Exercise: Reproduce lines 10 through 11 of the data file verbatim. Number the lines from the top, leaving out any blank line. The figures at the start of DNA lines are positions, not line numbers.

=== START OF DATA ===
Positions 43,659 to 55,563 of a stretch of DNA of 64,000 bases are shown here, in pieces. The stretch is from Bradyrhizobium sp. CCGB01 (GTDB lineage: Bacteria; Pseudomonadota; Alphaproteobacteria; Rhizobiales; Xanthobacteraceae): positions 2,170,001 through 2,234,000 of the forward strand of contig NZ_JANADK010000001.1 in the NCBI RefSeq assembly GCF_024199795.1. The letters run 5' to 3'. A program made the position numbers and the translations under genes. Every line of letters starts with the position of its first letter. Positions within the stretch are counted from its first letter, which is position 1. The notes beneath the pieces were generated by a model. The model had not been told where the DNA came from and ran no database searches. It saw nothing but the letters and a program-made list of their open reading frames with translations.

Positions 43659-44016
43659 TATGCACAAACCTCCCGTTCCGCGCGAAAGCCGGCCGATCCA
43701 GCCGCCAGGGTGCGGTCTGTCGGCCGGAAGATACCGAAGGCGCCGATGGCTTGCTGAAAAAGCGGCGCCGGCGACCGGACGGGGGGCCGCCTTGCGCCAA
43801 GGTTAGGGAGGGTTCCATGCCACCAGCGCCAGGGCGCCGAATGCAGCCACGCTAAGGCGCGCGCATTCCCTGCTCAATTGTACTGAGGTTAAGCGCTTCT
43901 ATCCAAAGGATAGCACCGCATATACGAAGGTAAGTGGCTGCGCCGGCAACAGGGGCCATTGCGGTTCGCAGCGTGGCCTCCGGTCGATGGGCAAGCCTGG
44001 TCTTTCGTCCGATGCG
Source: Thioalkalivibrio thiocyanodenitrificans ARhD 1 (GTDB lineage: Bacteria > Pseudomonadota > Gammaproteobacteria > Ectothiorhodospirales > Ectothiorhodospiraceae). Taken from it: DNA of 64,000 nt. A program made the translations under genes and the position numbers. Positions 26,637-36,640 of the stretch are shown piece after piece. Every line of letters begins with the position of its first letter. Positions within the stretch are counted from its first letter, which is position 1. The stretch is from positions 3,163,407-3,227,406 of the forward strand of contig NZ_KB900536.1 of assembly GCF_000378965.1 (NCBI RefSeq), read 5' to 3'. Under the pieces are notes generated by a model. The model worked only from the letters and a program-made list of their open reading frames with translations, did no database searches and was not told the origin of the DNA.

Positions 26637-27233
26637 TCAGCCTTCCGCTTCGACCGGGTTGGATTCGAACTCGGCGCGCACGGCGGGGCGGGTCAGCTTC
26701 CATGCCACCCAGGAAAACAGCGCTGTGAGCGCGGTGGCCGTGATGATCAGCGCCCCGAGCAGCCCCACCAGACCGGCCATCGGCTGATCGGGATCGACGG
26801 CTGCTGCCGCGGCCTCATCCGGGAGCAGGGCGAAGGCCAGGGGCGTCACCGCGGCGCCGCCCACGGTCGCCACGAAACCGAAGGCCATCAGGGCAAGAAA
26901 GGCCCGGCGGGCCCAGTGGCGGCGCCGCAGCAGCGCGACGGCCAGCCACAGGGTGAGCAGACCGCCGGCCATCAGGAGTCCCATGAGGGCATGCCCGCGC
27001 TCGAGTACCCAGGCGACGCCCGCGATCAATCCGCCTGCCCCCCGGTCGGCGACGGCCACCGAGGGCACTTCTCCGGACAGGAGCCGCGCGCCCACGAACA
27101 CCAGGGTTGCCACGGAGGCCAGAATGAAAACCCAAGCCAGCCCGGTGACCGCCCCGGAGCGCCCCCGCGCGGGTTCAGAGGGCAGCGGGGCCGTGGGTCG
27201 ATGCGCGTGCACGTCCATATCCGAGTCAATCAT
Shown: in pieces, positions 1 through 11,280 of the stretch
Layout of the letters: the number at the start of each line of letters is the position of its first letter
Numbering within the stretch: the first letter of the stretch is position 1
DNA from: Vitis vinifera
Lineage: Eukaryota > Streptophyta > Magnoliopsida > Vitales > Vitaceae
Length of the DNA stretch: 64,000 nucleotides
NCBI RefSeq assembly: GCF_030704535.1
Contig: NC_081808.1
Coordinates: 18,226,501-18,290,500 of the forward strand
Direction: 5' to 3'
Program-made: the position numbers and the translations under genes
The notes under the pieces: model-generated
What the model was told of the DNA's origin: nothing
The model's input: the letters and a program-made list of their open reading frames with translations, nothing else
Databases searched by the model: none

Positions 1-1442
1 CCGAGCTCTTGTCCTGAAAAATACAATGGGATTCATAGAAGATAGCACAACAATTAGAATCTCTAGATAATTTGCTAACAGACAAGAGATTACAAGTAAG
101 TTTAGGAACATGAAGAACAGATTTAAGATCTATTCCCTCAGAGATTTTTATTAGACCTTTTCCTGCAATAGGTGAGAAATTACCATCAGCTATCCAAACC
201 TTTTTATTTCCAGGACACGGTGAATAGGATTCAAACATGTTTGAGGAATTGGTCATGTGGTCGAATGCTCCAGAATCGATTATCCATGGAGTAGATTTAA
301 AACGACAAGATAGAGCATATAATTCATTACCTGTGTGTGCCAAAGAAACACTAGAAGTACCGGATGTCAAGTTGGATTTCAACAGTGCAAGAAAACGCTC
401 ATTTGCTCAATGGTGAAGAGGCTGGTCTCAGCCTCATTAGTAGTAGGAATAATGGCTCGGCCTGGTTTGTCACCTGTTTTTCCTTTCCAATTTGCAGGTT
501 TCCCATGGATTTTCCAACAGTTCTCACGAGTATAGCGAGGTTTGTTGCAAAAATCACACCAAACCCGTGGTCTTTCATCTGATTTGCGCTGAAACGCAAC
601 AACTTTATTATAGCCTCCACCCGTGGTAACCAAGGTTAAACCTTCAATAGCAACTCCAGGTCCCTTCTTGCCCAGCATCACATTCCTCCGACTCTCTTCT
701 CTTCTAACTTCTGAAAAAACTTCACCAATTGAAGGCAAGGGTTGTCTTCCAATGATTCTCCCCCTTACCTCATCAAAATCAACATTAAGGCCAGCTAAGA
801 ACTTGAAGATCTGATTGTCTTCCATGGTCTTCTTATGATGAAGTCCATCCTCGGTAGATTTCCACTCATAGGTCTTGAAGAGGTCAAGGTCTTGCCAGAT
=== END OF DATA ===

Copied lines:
26637 TCAGCCTTCCGCTTCGACCGGGTTGGATTCGAACTCGGCGCGCACGGCGGGGCGGGTCAGCTTC
26701 CATGCCACCCAGGAAAACAGCGCTGTGAGCGCGGTGGCCGTGATGATCAGCGCCCCGAGCAGCCCCACCAGACCGGCCATCGGCTGATCGGGATCGACGG